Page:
Serving Scikit-Learn models

Out of the box, mlserver supports the deployment and serving of scikit-learn models. By default, it will assume that these models have been serialised using joblib.

In this example, we will cover how we can train and serialise a simple model, to then serve it using mlserver.

Training

The first step will be to train a simple scikit-learn model. For that, we will use the MNIST example from the scikit-learn documentation which trains an SVM model.

# Original source code and more details can be found in:
# https://scikit-learn.org/stable/auto_examples/classification/plot_digits_classification.html

# Import datasets, classifiers and performance metrics
from sklearn import datasets, svm, metrics
from sklearn.model_selection import train_test_split

# The digits dataset
digits = datasets.load_digits()

# To apply a classifier on this data, we need to flatten the image, to
# turn the data in a (samples, feature) matrix:
n_samples = len(digits.images)
data = digits.images.reshape((n_samples, -1))

# Create a classifier: a support vector classifier
classifier = svm.SVC(gamma=0.001)

# Split data into train and test subsets
X_train, X_test, y_train, y_test = train_test_split(
    data, digits.target, test_size=0.5, shuffle=False)

# We learn the digits on the first half of the digits
classifier.fit(X_train, y_train)

Saving our trained model

To save our trained model, we will serialise it using joblib. While this is not a perfect approach, it’s currently the recommended method to persist models to disk in the scikit-learn documentation.

Our model will be persisted as a file named mnist-svm.joblib

import joblib

model_file_name = "mnist-svm.joblib"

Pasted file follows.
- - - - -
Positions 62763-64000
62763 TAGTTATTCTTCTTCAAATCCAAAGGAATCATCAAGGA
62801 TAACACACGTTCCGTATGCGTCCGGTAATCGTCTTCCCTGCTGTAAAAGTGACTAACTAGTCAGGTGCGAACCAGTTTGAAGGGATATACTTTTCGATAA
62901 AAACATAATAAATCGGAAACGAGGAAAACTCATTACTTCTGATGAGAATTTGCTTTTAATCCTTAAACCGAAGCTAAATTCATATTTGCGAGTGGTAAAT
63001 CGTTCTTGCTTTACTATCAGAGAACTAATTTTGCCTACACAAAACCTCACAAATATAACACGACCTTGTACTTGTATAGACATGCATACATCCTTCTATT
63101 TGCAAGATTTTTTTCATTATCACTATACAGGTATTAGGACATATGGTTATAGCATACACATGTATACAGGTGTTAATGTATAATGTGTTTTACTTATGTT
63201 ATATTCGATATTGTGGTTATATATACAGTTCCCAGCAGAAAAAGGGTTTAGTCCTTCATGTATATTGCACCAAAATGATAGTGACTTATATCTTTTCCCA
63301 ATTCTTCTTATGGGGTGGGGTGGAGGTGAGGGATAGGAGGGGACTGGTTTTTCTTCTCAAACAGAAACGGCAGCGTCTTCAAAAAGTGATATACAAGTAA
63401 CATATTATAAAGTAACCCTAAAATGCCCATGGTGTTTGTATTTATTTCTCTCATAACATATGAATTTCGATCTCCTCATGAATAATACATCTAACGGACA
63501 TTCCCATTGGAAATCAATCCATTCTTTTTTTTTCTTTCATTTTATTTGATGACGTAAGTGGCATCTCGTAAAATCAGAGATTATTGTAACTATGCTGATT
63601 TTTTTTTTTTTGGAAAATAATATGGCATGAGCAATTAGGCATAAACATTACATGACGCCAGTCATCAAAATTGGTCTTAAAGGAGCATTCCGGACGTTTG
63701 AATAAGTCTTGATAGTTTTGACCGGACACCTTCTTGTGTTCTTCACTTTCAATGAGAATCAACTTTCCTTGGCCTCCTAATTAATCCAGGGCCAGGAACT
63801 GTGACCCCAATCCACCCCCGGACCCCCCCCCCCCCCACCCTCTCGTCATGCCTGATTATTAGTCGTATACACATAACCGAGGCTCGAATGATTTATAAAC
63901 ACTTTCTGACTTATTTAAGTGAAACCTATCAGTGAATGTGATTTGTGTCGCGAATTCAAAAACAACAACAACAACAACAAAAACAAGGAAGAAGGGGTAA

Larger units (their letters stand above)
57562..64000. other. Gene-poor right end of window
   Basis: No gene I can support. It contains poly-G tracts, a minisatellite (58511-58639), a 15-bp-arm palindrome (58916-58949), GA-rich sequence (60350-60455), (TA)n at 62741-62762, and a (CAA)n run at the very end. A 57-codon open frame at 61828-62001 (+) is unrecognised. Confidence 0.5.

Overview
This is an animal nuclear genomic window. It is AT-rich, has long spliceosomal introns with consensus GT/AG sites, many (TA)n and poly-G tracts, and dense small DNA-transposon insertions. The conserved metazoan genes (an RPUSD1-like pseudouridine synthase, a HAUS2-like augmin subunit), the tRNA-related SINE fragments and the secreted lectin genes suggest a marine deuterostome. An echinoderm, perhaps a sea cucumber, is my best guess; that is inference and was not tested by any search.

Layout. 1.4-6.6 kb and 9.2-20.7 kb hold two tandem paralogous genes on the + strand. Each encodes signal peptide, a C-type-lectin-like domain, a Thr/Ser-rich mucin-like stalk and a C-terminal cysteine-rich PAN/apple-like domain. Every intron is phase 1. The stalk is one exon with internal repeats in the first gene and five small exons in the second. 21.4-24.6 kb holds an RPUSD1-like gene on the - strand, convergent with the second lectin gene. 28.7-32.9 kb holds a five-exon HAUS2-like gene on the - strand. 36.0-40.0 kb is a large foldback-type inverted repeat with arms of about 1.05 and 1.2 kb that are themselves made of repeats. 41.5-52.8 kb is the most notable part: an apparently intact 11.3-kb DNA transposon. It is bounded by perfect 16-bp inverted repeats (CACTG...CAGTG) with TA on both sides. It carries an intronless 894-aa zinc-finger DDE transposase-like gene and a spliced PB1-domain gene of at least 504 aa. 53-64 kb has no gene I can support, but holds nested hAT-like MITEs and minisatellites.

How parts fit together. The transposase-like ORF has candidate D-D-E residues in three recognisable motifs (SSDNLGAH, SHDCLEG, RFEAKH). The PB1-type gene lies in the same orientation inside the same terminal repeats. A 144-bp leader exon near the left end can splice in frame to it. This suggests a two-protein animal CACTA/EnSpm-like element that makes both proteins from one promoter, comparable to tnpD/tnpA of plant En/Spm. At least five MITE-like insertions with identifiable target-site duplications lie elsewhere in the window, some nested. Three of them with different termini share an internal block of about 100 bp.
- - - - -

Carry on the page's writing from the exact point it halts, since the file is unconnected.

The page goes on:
joblib.dump(classifier, model_file_name)

Serving

Now that we have trained and saved our model, the next step will be to serve it using mlserver. For that, we will need to create 2 configuration files:

  • settings.json: holds the configuration of our server (e.g. ports, log level, etc.).

  • model-settings.json: holds the configuration of our model (e.g. input type, runtime to use, etc.).

settings.json

%%writefile settings.json
{
    "debug": "true"
}

model-settings.json

%%writefile model-settings.json
{
    "name": "mnist-svm",
    "implementation": "mlserver_sklearn.SKLearnModel",
    "parameters": {
        "uri": "./mnist-svm.joblib",
        "version": "v0.1.0"
    }
}

Start serving our model

Now that we have our config in-place, we can start the server by running mlserver start .. This needs to either be ran from the same directory where our config files are or pointing to the folder where they are.

mlserver start .

Since this command will start the server and block the terminal, waiting for requests, this will need to be ran in the background on a separate terminal.

Send test inference request

We now have our model being served by mlserver. To make sure that everything is working as expected, let’s send a request from our test set.

For that, we can use the Python types that mlserver provides out of box, or we can build our request manually.

import requests

x_0 = X_test[0:1]
inference_request = {
    "inputs": [
        {
          "name": "predict",
          "shape": x_0.shape,
          "datatype": "FP32",
          "data": x_0.tolist()
        }
    ]
}

endpoint = "http://localhost:8080/v2/models/mnist-svm/versions/v0.1.0/infer"
response = requests.post(endpoint, json=inference_request)

response.json()

As we can see above, the model predicted the input as the number 8, which matches what’s on the test set.

y_test[0]